Paramotor Safety

Paramotor Prop Stopper

For clutch equipped machines

The prop related accident rate of clutched machines appears to be no better than that of non-clutched. Although the prop may not spin at idle, at high throttle settings it will spin up just as fast as other machines as evidenced by the accident record. Further, the fact that a unit is clutch equipped may lure pilots into a more casual approach to their machine while its running. That trust is misplaced.

Francesco DeSantis came up with this safety improvement for clutched machines, the Prop-Stopper ropeóan easy-to-build device that prevents the prop from spinning while you start the machine. Even at full power it would stop the prop. Yes, that would obviously be hard on the clutch, but a clutch is cheaper to replace than a hand. And much less messy.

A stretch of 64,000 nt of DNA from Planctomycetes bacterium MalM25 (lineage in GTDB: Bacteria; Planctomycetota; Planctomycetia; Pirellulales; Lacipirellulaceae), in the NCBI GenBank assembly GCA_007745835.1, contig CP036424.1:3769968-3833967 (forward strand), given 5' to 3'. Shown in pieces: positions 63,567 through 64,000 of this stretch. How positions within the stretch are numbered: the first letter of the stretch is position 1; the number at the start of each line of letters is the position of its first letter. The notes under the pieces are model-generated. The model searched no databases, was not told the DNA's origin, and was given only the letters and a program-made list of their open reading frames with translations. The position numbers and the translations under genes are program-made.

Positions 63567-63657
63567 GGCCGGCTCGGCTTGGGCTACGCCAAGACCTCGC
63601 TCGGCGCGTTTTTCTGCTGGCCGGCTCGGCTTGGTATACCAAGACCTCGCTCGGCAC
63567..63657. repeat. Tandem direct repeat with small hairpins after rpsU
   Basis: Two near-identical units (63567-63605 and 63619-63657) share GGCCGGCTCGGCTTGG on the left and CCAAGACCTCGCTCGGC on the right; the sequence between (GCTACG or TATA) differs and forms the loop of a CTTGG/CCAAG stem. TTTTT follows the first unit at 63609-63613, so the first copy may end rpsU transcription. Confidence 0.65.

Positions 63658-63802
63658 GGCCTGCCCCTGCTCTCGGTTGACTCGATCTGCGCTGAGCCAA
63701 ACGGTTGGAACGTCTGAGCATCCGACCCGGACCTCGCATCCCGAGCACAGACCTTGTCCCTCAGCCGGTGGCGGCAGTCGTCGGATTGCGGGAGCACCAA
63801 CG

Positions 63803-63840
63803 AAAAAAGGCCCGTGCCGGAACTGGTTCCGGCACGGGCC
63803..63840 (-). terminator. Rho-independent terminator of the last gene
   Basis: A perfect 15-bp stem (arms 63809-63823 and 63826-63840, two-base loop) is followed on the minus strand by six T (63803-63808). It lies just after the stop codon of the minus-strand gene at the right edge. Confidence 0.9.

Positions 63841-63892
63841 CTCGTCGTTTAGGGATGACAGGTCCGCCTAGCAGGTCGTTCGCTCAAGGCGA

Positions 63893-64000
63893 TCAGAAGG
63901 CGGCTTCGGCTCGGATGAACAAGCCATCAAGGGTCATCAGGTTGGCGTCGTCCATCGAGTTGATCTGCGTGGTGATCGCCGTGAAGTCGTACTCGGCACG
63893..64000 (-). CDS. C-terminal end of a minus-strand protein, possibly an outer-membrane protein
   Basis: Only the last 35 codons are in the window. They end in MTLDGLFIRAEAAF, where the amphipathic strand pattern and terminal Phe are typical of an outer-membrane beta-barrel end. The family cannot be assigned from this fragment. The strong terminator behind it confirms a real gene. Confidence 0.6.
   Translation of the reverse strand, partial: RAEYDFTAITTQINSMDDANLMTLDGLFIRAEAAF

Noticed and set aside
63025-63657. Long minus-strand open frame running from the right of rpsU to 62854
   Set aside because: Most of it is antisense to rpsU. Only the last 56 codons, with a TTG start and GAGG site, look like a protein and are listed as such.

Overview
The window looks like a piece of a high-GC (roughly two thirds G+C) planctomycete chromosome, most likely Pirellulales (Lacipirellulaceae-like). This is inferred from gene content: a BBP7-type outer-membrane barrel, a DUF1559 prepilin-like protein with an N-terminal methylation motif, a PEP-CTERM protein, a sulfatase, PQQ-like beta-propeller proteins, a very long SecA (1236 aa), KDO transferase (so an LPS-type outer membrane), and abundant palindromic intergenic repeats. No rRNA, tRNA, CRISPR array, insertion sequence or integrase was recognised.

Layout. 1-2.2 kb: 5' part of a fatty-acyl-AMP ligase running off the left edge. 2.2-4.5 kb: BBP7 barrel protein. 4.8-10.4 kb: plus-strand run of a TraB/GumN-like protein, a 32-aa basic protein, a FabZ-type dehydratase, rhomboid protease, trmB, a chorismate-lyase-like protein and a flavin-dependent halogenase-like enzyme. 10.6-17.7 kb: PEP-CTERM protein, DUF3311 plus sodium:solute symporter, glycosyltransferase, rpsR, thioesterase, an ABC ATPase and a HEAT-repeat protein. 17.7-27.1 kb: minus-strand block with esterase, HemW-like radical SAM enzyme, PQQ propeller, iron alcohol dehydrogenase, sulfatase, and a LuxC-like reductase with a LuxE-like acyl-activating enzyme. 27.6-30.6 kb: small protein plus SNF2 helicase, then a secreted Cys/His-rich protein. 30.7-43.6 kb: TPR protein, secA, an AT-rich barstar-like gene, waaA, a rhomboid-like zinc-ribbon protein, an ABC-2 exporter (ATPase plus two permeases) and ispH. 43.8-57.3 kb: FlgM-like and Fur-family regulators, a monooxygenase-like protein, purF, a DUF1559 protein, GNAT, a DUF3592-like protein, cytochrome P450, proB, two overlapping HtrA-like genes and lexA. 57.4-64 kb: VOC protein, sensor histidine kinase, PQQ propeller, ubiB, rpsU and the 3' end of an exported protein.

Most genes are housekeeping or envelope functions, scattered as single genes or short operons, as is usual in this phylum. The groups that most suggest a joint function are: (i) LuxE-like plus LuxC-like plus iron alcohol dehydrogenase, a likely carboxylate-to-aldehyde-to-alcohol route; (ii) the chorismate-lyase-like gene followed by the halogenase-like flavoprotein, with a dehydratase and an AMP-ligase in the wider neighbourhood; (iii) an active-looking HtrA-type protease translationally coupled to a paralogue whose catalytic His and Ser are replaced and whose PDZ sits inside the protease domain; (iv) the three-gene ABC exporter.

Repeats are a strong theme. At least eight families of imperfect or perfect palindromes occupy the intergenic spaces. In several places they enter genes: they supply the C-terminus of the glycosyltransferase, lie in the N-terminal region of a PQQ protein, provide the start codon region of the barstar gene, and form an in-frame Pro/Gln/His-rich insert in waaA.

This piece of rope with a short tube attaches to the prop in such a way that it can't spin, even if the throttle were at full. Then the pilot gets buckled in and removes the rope while seated, nearly eliminating the possibility of an accidental prop strike during startup.

 

Prop Stopper

 

The safest way to start a machine is with it on your back like Miniplane maker, Diego is doing here. But reality means that sometimes we have to putz with our machines to get them going. When a motor is being difficult to start, that is a likely time for it to surprise you with above-idle power.


¬© 2016 Jeff Goin & Tim Kaiser   Remember: If there's air there, it should be flown in!